Lawmakers on Tuesday rejected a Brexit agreement that would have safeguarded cross border supply chain and secured tariff-free trade. A Brexit vote loss by 230, is the largest in modern British history. Companies in Britain have been warned of serious consequences of no-deal Brexit. Brexit is likely to happen on 29th March.
The vote of no confidence in the government has opened up a range of outcomes including on-deal, renegotiation of deal, and referendum option. More than 170 business leaders have joined call for a second referendum for Brexit. However, both labor frontbench under Jeremy Corbyn and May have so far dismissed the idea of the second referendum. Corbyn is pushing for a general election, while May plans to speak to senior MPs to find a compromise deal.
The government will now likely enter the cross-party discussion to resolve withdrawal deal impasse in parliament. The vote down can lead to prolonged uncertainty in the UK. Meanwhile, logistics and freight firms are predicting border chaos. Germany’s Chemical and Pharmaceutical Industry Association (VCI) has called for an interim solution to ensure uninterrupted supply of medicines.
Belgium’s Finance Minister has also asked companies in Belgian to plan in advance for customs arrangements that could apply for trade with Britain. Meanwhile, LTO Nederland, that represents farmers and agricultural producers in Dutch, exporting goods of more than 8 billion euros a year has asked the Dutch government to provide a practical solution leading to unhindered trade.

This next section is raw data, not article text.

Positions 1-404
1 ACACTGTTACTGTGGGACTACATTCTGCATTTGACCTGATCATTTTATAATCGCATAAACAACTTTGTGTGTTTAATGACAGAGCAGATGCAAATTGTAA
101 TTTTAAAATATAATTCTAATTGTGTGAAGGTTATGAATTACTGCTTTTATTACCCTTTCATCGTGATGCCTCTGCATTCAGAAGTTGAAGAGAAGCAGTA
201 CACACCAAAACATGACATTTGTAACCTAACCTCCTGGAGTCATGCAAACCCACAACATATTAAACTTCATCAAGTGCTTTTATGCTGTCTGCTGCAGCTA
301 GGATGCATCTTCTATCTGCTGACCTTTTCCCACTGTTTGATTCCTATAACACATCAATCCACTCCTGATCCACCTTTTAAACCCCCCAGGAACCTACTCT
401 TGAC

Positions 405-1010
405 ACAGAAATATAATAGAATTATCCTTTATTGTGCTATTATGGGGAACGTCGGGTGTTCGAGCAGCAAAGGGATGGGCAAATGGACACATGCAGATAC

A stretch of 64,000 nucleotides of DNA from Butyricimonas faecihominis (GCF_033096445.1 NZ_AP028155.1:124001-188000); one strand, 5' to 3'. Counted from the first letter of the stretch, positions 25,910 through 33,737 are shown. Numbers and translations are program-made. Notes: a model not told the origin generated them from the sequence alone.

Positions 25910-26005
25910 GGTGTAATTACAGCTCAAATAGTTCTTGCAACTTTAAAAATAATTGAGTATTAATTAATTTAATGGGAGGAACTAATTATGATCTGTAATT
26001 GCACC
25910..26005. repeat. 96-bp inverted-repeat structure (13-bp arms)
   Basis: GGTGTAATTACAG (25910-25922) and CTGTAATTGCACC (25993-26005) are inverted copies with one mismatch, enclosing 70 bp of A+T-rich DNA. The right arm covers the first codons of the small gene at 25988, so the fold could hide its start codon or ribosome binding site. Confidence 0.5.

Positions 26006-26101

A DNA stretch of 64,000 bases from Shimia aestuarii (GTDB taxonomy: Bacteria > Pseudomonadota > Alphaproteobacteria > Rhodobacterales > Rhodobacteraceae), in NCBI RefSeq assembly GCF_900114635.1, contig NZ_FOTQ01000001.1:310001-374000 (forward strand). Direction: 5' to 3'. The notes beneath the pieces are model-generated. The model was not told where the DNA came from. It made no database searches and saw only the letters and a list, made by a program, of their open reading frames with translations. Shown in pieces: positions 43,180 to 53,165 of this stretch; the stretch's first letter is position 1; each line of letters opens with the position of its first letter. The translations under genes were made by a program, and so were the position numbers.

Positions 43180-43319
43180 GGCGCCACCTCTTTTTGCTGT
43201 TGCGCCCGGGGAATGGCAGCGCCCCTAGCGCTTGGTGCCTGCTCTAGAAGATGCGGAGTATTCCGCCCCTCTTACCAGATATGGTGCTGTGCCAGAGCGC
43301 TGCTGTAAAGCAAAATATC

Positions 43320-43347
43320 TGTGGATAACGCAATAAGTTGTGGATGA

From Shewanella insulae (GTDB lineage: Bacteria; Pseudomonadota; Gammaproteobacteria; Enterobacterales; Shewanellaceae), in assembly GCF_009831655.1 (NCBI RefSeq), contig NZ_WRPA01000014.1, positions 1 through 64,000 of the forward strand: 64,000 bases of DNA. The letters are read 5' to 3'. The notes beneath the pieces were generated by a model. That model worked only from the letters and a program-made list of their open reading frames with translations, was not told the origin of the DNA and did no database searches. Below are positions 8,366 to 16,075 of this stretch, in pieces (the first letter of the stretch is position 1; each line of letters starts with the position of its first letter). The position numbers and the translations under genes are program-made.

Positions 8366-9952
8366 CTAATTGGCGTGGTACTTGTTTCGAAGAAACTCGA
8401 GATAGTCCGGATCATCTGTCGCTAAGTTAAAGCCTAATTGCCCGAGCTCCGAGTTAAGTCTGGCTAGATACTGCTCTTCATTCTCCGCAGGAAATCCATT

According to the Swissport Group, handling Swiss ground services and cargo, Brexit is likely to tighten Britain’s labor market, which has already witnessed few European Union candidates entering. Moreover, workforce shortage is also driving the labor cost in some parts by nearly 10%.
Businesses together representing more than £100 billion annually contributing to the UK economy have also warned of Britain leaving without any deal can damage the economy. According to the assessment of Bank of England, no Brexit deal exit can lead to a drop in Britain’s national income, with GDP as low as 10.5% over five years and house prices falling 30%.
The slowdown in the UK and EU is expected to lead to economic implications. US is the major EU market for its exports, while the source of imports is China. With pre-existing challenges in EU and China, any new adverse effect may impact growth in EU and China and also impact the global growth.